Each week, Padilla’s Insights + Strategy team stands at the intersection of people, culture and brands to bring you five stories that you can read in five minutes.

1. “Dreamhouse” to “Dream Gap”.

For International Day of the Girl, Barbie launched an initiative to raise awareness for the “dream gap” which they describe as the time after girls turn 5 and stop believing that they can aspire to anything in the same way boys their age do. Why should you care? Barbie serves as an excellent example of how a brand was able to adjust to cultural shifts and reinvent their product in a way that resonates with modern consumers. Not so long ago, Barbie was the quintessential example when criticizing the unrealistic expectations that young women encountered. However, in 2016, Barbie revamped their product line and was praised for promoting healthier body images by creating dolls with varying, but realistic, body sizes, hair types, skin colors, and face shapes. The “Dream Gap Project” continues this evolution by supporting research to understand why girls become less aspirational after age 5 and launching dolls “that help illustrate the breadth of dreams girls can have.” [Ad Age]

2. When the vacation is about the flight, not the destination.

Virgin Atlantic is now selling tickets for a “Pride flight” from London to NYC on June 28th, 2019 staffed entirely by LGBTQ+ pilots/crew and with Tituss Burgess (Unbreakable Kimmy Schmidt) as the MC. The flight will also feature a “DJ, Drag Queen Bingo, a Judy Garland singalong, inflight speed dating, and live performances.” Why should you care? In a world of shrinking seats, average meals and additional charges for everything, this is what value looks like. While airlines struggle to differentiate themselves, an event like this makes Virgin Atlantic stand out. Not only do they establish themselves as an LGBTQ+ friendly airline, but they are also offering unforgettable experiences…even for their steerage, I mean, economy passengers. [Matador Network]

3. There’s no place like home…except everywhere but home.

IKEA recently released the results of its 2018 “Life At Home” study which found that “feeling at home” is no longer restricted to their house and that living spaces don’t give people the mental privacy they need. Why should you care? IKEA identified five characteristics that are important for living spaces: privacy, security, comfort, ownership and belonging. We have seen over the past year people seeking out “meditative moments” where they have the time and space to recharge. This study found that 45% of people go to their cars to have moments to themselves. Another interesting finding was that home didn’t provide a sense of belonging for respondents. Ultimately, it seems that living spaces are failing to provide the refuge and connection people seek. As “loneliness” becomes a growing concern in the public health community, IKEA’s report illustrates how loneliness permeates a person’s daily routines. Brands should be mindful of how they contribute to issues like loneliness, lack of privacy or belonging and could be invaluable if they provide real solutions. [Fast Company and IKEA]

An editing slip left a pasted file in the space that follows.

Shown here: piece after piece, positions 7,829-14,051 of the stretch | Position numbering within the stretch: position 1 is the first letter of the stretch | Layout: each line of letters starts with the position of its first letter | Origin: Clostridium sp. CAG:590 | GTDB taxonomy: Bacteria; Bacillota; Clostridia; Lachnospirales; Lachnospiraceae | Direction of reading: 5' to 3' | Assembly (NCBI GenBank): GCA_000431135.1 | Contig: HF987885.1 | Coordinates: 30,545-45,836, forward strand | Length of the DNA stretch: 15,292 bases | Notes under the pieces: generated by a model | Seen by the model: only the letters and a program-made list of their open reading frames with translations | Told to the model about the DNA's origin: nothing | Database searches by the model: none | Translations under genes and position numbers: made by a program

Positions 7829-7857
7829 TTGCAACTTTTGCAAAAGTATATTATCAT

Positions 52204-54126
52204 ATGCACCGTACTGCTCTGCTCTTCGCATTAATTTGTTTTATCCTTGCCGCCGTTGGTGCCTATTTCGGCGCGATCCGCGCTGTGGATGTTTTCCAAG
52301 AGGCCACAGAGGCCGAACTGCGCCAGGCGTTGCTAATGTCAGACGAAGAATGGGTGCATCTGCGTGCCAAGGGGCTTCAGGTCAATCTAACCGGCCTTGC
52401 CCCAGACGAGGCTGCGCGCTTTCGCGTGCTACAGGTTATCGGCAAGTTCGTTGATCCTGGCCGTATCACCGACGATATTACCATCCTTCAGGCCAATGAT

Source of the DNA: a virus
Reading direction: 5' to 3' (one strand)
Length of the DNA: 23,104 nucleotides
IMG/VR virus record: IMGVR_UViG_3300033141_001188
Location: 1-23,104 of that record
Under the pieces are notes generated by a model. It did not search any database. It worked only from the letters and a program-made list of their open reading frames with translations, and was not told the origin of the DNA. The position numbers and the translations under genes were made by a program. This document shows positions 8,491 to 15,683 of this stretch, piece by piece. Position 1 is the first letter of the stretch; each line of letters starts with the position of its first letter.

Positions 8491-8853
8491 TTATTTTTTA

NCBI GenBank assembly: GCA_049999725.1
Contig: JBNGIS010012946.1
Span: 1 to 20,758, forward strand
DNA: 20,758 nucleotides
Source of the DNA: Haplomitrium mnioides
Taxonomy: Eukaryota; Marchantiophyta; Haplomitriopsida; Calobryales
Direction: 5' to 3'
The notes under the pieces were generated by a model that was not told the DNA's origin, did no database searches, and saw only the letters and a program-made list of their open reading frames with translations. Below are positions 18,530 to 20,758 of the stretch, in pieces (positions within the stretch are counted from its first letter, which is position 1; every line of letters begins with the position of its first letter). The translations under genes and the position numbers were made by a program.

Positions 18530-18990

4. Marketing to your vital signs.

Walmart recently filed a patent application for a shopping cart handle that would track shoppers’ biometric data including “stress level, body temperature and heart rate.” Why should you care? Walmart has stated that they want to collect this data in order to provide better customer service. For example, if a customer seems stressed, they might send someone to help them find a product. Collecting this data will enable them to track how customers feel about prices, the experience, both generally and possibly for individual shoppers. While people didn’t abandon Facebook after the Cambridge Analytica scandal, they are not as complacent with data as they were. Walmart may truly intend to only use this technology to help their consumers. However, if the intention is to subliminally encourage someone to spend more money based on analyzing a shopper’s personal data, misleading consumers about how their data is used will erode brand loyalty in the long run. [Inc.]

5. Hello, death.

Coca-Cola’s new campaign in New Zealand gained notoriety after consumers realized the slogan translated to “Hello, death” in te reo Maori, an indigenous language of New Zealand. Why should you care? This campaign was well-intentioned: they wanted to combine “hello” in te reo Maori, “Kia Ora,” with the popular UK/Australia/New Zealand slang for friend, “mate” to have an inclusive campaign, not realizing that “mate” in te reo Maori translates to “death.” No word on whether Coca-Cola consulted with Maori speakers before launching, but it is a good reminder that brands seeking to engage with new audiences should consult them to avoid errors in both linguistic and cultural translation. Luckily for Coca-Cola, it seems most people are enjoying the irony of its accidentally brutal “transparency” about a high-calorie drink, but as obesity disproportionately affects indigenous peoples in New Zealand, it will be important to be culturally sensitive in a response. [Time]

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